ECtHR convicts Turkey over the closure of TAYAD

The dissolution of the association for mutual aid and solidarity with the families of prisoners and convicts in Adana breached the Convention, the Court ruled.

In today’s Chamber judgment in the case of Adana TAYAD v. Turkey the European Court of Human Rights held, unanimously, that there had been a violation of Article 11 (freedom of assembly and association) of the European Convention on Human Rights.

The case concerned the dissolution of the applicant association, known as Adana TAYAD, ordered by the District Court on the grounds of illegal activities of certain members of the association’s board of directors, while the judgments handed down in the proceedings relating to those offences were not yet final.

The Court reiterated that the outright dissolution of an association was a very harsh measure entailing significant consequences for its members, and could be taken only in the most serious cases. Under Article 11, States had a heightened duty to provide reasons justifying such a measure.

The Court found, in particular, that as they had not established the existence of compelling reasons for the dissolution order, the national authorities had not discharged their duty to justify the measure, which impaired the very essence of the right to freedom of association. Accordingly, the Court held that the interference had not been shown to be “necessary in a democratic society”.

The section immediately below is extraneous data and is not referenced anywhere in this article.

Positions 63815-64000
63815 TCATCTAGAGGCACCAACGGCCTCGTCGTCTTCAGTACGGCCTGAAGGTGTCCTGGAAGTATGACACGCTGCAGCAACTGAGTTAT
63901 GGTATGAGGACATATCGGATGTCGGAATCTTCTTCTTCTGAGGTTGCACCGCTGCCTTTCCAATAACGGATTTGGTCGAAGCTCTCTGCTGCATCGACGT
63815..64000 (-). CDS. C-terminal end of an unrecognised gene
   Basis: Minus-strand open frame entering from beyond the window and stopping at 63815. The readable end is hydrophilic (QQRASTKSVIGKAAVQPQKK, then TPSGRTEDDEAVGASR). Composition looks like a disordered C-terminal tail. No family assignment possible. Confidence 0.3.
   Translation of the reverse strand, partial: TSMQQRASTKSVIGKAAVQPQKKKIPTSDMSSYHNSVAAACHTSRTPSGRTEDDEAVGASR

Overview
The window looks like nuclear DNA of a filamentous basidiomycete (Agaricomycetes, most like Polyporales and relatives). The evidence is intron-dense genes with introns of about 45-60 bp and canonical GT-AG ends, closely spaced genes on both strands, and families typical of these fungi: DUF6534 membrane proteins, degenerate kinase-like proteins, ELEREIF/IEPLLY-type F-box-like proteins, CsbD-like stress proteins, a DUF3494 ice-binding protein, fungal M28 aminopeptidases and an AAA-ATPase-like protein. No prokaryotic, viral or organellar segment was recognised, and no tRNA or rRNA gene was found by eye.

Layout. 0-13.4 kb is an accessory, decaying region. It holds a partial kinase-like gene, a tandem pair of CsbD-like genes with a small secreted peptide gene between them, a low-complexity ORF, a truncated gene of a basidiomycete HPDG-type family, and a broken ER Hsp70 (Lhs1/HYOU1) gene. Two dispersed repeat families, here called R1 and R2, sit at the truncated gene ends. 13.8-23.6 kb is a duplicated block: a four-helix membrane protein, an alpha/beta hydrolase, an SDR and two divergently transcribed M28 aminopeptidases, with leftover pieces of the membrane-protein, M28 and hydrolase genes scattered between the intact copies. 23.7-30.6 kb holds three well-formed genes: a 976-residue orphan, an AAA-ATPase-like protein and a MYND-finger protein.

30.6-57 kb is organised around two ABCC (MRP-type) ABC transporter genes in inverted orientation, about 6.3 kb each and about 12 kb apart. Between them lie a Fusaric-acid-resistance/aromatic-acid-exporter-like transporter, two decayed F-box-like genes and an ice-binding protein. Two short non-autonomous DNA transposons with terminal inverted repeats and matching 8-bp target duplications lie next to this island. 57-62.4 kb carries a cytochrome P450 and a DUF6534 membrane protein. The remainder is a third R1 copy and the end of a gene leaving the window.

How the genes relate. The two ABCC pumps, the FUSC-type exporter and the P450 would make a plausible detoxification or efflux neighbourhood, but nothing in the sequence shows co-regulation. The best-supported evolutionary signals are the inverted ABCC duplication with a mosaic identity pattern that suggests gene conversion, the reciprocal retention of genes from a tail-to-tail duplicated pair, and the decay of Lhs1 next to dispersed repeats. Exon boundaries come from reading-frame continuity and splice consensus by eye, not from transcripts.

The Court noted at the outset that the domestic courts had ordered the dissolution of the applicant association and ended its very existence, preventing it from carrying out any activities as an association. That measure amounted to interference with the exercise of its right to freedom of association under Article 11 of the Convention.

The applicant, the Association for Mutual Aid and Solidarity with the Families of Prisoners and Convicts in Adana (Adana Tutuklu ve Hükümlü Aileleriyle Yardımlaşma ve Dayanışma Derneği – commonly known as “Adana TAYAD”), is an association under Turkish law. The declared aim of the association’s founders is to provide help and support to the families of prisoners and convicts.

On 17 September 2009 an Adana court granted the request of the public prosecutor’s office and ordered the dissolution of the association. It observed that the association was engaged in activities that no longer corresponded to the purpose defined in its constitution, that it was disseminating propaganda in favour of PKK, an illegal terrorist organisation, and that, as a result, its purpose “had become incompatible with the law and with morals” and its object had become illegal under Article 89 of the Civil Code. On 7 October 2009 the applicant association appealed to the Court of Cassation. On 3 December 2009 that court upheld the judgment, which became final.